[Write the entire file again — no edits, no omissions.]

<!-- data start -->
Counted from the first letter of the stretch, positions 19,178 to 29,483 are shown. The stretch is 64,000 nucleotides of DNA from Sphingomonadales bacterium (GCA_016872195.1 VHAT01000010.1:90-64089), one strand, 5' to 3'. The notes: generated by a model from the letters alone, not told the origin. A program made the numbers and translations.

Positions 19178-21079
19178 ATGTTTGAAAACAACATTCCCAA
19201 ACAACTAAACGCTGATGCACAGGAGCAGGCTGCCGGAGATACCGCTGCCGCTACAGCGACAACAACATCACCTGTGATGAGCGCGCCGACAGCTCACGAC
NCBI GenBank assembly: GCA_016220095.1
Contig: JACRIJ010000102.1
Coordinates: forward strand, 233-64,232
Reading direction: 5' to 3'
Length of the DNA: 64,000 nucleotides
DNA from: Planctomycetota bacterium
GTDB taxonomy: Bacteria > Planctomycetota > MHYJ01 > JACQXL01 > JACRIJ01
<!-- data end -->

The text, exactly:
Counted from the first letter of the stretch, positions 19,178 to 29,483 are shown. The stretch is 64,000 nucleotides of DNA from Sphingomonadales bacterium (GCA_016872195.1 VHAT01000010.1:90-64089), one strand, 5' to 3'. The notes: generated by a model from the letters alone, not told the origin. A program made the numbers and translations.

Positions 19178-21079
19178 ATGTTTGAAAACAACATTCCCAA
19201 ACAACTAAACGCTGATGCACAGGAGCAGGCTGCCGGAGATACCGCTGCCGCTACAGCGACAACAACATCACCTGTGATGAGCGCGCCGACAGCTCACGAC
NCBI GenBank assembly: GCA_016220095.1
Contig: JACRIJ010000102.1
Coordinates: forward strand, 233-64,232
Reading direction: 5' to 3'
Length of the DNA: 64,000 nucleotides
DNA from: Planctomycetota bacterium
GTDB taxonomy: Bacteria > Planctomycetota > MHYJ01 > JACQXL01 > JACRIJ01